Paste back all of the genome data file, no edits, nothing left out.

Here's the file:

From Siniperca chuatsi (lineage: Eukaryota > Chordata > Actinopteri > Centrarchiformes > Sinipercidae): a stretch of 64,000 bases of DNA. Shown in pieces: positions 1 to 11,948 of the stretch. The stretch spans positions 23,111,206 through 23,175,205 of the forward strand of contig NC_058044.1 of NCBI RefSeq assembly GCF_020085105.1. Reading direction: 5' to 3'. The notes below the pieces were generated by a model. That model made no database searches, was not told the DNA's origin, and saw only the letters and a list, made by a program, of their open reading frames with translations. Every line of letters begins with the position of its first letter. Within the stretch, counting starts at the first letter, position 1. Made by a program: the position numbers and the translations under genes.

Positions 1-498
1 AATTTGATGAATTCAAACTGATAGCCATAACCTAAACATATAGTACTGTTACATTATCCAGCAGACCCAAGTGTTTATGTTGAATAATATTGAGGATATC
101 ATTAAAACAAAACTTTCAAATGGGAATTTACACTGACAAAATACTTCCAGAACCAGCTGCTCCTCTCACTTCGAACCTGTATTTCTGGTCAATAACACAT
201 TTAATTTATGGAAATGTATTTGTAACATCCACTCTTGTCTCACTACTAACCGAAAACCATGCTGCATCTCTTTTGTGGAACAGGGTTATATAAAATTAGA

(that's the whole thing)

From Siniperca chuatsi (lineage: Eukaryota > Chordata > Actinopteri > Centrarchiformes > Sinipercidae): a stretch of 64,000 bases of DNA. Shown in pieces: positions 1 to 11,948 of the stretch. The stretch spans positions 23,111,206 through 23,175,205 of the forward strand of contig NC_058044.1 of NCBI RefSeq assembly GCF_020085105.1. Reading direction: 5' to 3'. The notes below the pieces were generated by a model. That model made no database searches, was not told the DNA's origin, and saw only the letters and a list, made by a program, of their open reading frames with translations. Every line of letters begins with the position of its first letter. Within the stretch, counting starts at the first letter, position 1. Made by a program: the position numbers and the translations under genes.

Positions 1-498
1 AATTTGATGAATTCAAACTGATAGCCATAACCTAAACATATAGTACTGTTACATTATCCAGCAGACCCAAGTGTTTATGTTGAATAATATTGAGGATATC
101 ATTAAAACAAAACTTTCAAATGGGAATTTACACTGACAAAATACTTCCAGAACCAGCTGCTCCTCTCACTTCGAACCTGTATTTCTGGTCAATAACACAT
201 TTAATTTATGGAAATGTATTTGTAACATCCACTCTTGTCTCACTACTAACCGAAAACCATGCTGCATCTCTTTTGTGGAACAGGGTTATATAAAATTAGA